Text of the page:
My first hunting partner, Amy, and I took off for a spot that we chose on the map and some OnX scouting from the night before. After some unintentional detours on the way there I ended up just picking a spot I thought looked turkey-ish and our hunt began!

            I followed a ridge that looked good, stopped and called for a bit. Just a few little tree yelps. Going in blind, I didn’t want to over call and I wasn’t hearing any morning hen talk, yet. We walked on down and I found a nice little place with a few game trails coming through, so I set out Amy’s Ms. Penny the henny and we got comfortable. About the time I had Ms. Penny fluffed and ready to be staked I heard the wonderful thunder of an Eastern Gobbler that quickens the blood in me veins every spring. He was still a good distance away in his morning bed just waking up and starting his coffee, so I settled in to see what I could do with this old Tom.

After about 20 minutes the woods began to come alive and I began to call. That Tom gobbled right where I made my morning tree yelps, so I called a little more and he let me know he was into it. Talking sweet to him, he answered everything I whispered his way. But I made a mistake, a common one in situations like these; the more fired up he got the more fired up I got. I had him trembling, spitting, drumming, and gobbling on that ridge we walked in on and he stayed there. The classic and much reviled hung-up bird. Well damn, I thought, what do I do now? Tried some scratching like his lusting gobbles were boring me… nope… nothing. He had the visual advantage of being on top of the hill, so if I moved we were busted. He kept gobbling, but headed the other direction and my heart sank. In my excitement at hearing him gobble I gave some grey headed hussy time to move in and steal my man.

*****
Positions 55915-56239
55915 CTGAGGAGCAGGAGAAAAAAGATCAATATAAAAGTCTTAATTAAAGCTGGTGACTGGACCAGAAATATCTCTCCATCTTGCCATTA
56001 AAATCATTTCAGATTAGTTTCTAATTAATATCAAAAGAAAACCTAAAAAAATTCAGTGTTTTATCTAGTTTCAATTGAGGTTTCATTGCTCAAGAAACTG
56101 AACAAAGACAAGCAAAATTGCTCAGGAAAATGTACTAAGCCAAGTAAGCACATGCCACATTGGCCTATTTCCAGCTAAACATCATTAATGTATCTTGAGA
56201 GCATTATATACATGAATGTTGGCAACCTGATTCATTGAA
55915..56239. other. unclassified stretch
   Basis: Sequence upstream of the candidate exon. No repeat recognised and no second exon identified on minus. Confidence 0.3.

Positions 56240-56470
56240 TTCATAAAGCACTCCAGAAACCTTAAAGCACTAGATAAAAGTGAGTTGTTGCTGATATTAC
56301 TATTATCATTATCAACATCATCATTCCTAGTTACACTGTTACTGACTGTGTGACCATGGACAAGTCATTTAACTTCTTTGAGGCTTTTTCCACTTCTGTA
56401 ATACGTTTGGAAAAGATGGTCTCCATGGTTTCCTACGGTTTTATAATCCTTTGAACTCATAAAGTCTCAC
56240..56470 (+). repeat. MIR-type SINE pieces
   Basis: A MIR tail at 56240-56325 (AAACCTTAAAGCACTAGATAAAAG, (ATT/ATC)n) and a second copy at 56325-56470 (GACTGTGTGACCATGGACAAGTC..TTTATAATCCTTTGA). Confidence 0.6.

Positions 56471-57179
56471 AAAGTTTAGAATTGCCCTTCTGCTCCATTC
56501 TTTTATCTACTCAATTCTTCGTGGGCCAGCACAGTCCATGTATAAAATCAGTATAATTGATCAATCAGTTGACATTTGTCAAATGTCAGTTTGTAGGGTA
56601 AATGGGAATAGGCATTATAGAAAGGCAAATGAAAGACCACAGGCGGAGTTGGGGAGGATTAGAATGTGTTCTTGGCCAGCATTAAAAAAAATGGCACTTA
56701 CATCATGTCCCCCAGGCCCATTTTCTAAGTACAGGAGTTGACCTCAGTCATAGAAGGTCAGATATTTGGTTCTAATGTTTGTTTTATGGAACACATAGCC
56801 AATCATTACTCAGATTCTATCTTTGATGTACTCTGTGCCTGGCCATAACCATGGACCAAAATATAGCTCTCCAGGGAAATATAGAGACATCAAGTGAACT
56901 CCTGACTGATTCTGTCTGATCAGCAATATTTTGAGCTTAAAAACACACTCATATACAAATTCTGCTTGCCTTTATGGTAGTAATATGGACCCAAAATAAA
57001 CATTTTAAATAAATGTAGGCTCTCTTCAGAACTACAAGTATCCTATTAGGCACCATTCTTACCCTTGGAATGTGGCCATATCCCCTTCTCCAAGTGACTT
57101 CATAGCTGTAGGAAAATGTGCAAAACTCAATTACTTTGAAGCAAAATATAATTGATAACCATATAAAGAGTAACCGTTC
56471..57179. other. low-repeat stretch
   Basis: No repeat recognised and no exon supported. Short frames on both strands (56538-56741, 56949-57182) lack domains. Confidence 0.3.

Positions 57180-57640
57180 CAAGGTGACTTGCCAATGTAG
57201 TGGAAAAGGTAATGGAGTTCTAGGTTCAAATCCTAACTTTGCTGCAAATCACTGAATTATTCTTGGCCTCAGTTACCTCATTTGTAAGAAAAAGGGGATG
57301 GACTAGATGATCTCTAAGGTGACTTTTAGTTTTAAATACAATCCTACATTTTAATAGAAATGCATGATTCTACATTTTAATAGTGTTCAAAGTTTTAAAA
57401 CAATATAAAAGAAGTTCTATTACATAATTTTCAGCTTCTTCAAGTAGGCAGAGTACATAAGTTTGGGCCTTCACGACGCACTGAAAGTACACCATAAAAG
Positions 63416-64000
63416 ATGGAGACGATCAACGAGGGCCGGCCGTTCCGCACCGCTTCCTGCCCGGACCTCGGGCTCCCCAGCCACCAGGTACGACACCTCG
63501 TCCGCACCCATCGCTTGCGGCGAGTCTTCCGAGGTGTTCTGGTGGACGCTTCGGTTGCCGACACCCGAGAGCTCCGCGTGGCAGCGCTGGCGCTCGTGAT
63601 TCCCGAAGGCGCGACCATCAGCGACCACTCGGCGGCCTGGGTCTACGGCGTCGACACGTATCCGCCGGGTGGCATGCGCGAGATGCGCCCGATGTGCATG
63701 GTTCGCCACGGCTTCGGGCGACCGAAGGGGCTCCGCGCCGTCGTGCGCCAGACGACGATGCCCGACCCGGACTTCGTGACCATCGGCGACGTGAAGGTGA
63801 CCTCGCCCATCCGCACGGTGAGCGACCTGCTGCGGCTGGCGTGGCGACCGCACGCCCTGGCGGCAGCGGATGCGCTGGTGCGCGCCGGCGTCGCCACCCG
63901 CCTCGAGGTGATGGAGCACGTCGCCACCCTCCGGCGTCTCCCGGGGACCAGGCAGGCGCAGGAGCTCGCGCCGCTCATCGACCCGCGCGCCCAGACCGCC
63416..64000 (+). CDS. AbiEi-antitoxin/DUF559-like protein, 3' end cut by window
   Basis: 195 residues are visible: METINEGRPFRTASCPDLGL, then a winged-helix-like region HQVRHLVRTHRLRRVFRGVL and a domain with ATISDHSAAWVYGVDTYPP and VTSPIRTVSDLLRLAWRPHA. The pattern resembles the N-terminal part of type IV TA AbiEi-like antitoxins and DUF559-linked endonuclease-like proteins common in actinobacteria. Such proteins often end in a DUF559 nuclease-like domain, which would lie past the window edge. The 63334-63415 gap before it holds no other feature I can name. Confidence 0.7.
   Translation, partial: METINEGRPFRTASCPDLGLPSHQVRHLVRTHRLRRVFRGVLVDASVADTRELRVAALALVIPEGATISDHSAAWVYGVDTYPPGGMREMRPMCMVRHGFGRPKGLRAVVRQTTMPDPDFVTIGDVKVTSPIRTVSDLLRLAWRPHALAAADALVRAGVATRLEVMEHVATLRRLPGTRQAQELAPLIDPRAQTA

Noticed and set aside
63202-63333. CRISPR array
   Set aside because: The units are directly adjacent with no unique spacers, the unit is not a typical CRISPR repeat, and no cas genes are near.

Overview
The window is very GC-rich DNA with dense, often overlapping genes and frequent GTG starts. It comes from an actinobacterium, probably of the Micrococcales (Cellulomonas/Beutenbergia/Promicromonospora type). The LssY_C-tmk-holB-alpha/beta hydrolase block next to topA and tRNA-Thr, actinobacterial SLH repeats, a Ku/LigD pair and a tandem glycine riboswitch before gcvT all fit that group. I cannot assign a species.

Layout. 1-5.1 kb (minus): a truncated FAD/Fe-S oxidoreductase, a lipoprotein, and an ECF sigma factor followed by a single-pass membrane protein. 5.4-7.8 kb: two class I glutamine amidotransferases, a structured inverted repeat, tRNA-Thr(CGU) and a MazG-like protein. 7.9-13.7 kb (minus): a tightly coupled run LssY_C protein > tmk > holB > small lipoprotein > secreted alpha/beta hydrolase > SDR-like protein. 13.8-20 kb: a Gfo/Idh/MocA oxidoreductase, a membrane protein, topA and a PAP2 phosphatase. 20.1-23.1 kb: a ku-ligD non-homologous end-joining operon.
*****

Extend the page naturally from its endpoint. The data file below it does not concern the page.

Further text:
We sat there a few more minutes to see if another bird was silently sneaking in and watched a beautiful group of deer wander through to feed. Then the morning lull hit, so we walked a little, looking at the lay of the land and eventually went back up the ridge behind us just to confirm my suspicion of his strut zone. There were drag marks in the leaves, and some scratching telling me he wasn’t alone.

We set up there for a few more minutes to see what would happen. Suddenly we heard the leaves move. My attention laser focused to those sounds and I realized the rustling was being caused by a snake. Curiosity got the best of us, and our turkey hunt quickly turned into a rattlesnake chase. Our search wasn’t fruitful and by this time our stomachs were gobbling instead of the birds, so we headed back to rendezvous with the ladies of Artemis and fill up on some of those turkey BBQ sandwiches.

Back at camp, we swapped morning stories, excitedly sharing and intently listening.  The birds were talking to everyone that morning, but no one got lucky! After naps, rehydration, and more storytelling, we switched up partners and went out for afternoon hunts.

Storytime, Credit: Erin Glenn

This time I took Ms. Kate with me. After talking to some SCDNR staff that came by to visit, we headed out to visit some different areas for the next day. We drove by a hen crossing the road, and after rolling down the window and trying to get her to tell us where her boyfriend was, we were snubbed and she went on her merry way. Even though we struck out with getting a turkey to talk, we still enjoyed a great hike, and fantastic conversation. As the sun went down, we headed back to camp for dinner.